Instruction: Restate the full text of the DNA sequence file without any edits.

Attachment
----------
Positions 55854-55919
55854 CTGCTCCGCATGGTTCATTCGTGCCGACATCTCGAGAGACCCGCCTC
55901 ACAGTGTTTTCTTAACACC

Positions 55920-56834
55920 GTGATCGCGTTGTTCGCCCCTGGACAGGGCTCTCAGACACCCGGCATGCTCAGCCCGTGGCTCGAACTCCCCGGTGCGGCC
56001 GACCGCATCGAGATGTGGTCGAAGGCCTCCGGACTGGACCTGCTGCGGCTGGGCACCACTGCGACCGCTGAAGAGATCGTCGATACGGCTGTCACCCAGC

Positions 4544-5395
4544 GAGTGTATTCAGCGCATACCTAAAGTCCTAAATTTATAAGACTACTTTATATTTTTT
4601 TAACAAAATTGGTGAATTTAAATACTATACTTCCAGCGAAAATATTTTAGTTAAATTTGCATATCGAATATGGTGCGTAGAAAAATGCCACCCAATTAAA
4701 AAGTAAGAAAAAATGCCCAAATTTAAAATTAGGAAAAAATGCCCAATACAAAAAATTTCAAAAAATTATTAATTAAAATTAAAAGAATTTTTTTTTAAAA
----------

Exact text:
Positions 55854-55919
55854 CTGCTCCGCATGGTTCATTCGTGCCGACATCTCGAGAGACCCGCCTC
55901 ACAGTGTTTTCTTAACACC

Positions 55920-56834
55920 GTGATCGCGTTGTTCGCCCCTGGACAGGGCTCTCAGACACCCGGCATGCTCAGCCCGTGGCTCGAACTCCCCGGTGCGGCC
56001 GACCGCATCGAGATGTGGTCGAAGGCCTCCGGACTGGACCTGCTGCGGCTGGGCACCACTGCGACCGCTGAAGAGATCGTCGATACGGCTGTCACCCAGC

Positions 4544-5395
4544 GAGTGTATTCAGCGCATACCTAAAGTCCTAAATTTATAAGACTACTTTATATTTTTT
4601 TAACAAAATTGGTGAATTTAAATACTATACTTCCAGCGAAAATATTTTAGTTAAATTTGCATATCGAATATGGTGCGTAGAAAAATGCCACCCAATTAAA
4701 AAGTAAGAAAAAATGCCCAAATTTAAAATTAGGAAAAAATGCCCAATACAAAAAATTTCAAAAAATTATTAATTAAAATTAAAAGAATTTTTTTTTAAAA